The last time I had any words in Gay Times, it was a classified ad placed with my dear departed friend, advertising that we were both available for hire for massage services. Truthfully, trading standards should really have pulled the ad. We were the laziest masseurs ever and would really only countenance jobs if there was nothing better to do. We were, effectively, subsistence workers. Both of us knew we were trans and neither of us really enjoyed sex at the time, so flo©ing massage on the side seemed like it should be easy. It wasn't. We ended up very poor, on drugs, dancing at Kinky Gerlinky and soon after, my dear friend died of an overdose. I miss them and I'm still the laziest masseuse in town.
Fast forward twenty-five years and here I am writing about sex in Gay Times - sex which still confuses me as much as it ever did when I presented as gay but was, in fact, a woman in the body of a gay man. Back then, my partners always told me it was hard to be faithful to me but they didn't know why. I did. I never wanted my penis and I never wanted anyone to touch it, so I was a strangely unfulfilling prospect: a person who presented as gay, wanted to be loved, said they loved sex with men, could commit and do Christmas with gusto, but who would spend their whole time hiding the parts of their body that were male. Love me but don't touch me there.
Relationships were tough, no matter how many baubles were hanging on my tree. Sex was physically complicated and emotionally complex; I could do everything that involved a body part that wasn't gendered. I imagined that if only I had a vagina, my whole life would make logical, sexual and maybe even spiritual sense.
Many years later, I'm happy to report that I am the proud owner of a beautiful pussy. She - without doubt - rocks, and nestled there between my legs for the past few years, she has been locked and loaded for action like a newly buzz-cut recruit, although in true retro styling, she wears a full 70s mop. But, and this is tough to admit, she hasn't led me to an easier sexual place. I think I expected too much of her. Looking back, I imagined all my gender would be located in my vagina. I accept my naivety in this; I went about this process with a binary mindset, and travelling through the dating and sex scene post vaginal landing, I have found knitting and poetry far more accessible than easy-breezy sex.
A very good looking man very recently contacted me via a dating app (I love the pretence of romance) and asked me if I was “pre- or post-op.” I replied that, “I am post” and therefore had a beautiful vagina complete with eager lips. “Fantastic,” he replied, “I'm definitely straight, so only interested in fucking.” “Fabulous,” I replied. We then had a series of those messages: the ones which always appear to up the sexual ante, and often employ mild, playful kink to intensify the sexual content. A few exchanges later:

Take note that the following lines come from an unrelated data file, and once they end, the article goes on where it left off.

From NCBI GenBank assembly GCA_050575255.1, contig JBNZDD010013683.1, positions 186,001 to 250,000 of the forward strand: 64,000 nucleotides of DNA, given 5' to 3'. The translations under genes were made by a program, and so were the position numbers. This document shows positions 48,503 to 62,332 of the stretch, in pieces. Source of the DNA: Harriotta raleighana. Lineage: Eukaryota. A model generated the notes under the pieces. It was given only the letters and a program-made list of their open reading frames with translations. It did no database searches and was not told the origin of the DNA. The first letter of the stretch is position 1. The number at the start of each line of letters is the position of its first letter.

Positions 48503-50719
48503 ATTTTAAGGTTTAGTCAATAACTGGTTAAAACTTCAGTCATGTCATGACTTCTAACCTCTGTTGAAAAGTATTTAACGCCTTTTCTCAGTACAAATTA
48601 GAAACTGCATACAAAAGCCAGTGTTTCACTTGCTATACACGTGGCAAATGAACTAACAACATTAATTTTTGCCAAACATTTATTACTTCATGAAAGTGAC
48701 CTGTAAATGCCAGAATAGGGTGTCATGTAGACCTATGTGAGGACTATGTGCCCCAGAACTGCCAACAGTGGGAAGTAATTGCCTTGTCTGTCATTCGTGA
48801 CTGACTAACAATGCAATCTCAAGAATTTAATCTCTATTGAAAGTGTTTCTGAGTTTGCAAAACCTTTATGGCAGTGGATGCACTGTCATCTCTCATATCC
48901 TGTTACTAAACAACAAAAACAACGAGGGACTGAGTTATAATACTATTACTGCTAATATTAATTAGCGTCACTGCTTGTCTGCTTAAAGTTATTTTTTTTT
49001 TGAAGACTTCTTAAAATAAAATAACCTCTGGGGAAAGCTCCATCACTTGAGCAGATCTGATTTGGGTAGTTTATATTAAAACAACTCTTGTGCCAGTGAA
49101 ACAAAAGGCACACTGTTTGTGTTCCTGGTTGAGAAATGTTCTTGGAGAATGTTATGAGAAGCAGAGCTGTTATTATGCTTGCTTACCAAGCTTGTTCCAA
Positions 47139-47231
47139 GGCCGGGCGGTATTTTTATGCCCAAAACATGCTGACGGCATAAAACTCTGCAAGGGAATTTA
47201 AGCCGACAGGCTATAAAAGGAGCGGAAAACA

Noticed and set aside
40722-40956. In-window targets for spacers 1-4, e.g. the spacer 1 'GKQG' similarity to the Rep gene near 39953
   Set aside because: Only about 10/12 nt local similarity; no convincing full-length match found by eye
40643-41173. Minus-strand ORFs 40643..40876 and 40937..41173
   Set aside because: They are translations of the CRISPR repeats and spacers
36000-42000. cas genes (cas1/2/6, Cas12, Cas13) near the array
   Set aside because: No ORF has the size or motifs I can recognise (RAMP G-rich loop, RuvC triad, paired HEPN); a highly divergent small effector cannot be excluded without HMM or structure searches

“You must do as I tell you,” he said
“So, when I tell you,” he continued, “to put on a strap-on, you must do it.”
“What happened to fucking me?” I thought. My first reaction was to block and move on, but then I thought about the courage it had taken him to create the scenario in which he could introduce his desire and I felt - strangely - caring towards him. He somehow trusted me, as if my being trans had allowed him the space to admit to something he couldn’t elsewhere in his life. Here was a man who wants to be fucked, but has to go on a convoluted journey to ask for it. I realised that if my process had opened up possibilities and space for me then I should get better at doing that for others. And he's got a great arse.
For far too long, we've been ashamed to talk openly about our desires, which is perhaps linked to our bodies being described as wrong in the first place: born into the wrong body, for example. But, as encounters and experiences like mine show, it's beginning to feel safe enough to both talk about and celebrate how our lives intersect and weave on so many different level: sexually, spiritually and personally. Trans lives are making their way out of the shadows. There are spaces where trans lives are desired and cherished.
All the negative press and media attacks targeting the trans community make it easy to forget quite how brave trans folk are and how we are creating new spaces within other communities and creating new spaces of exploration within sex. I just need to remember that as spaces open up for me that I can open up spaces for other people. Now, where is that man and his strap on?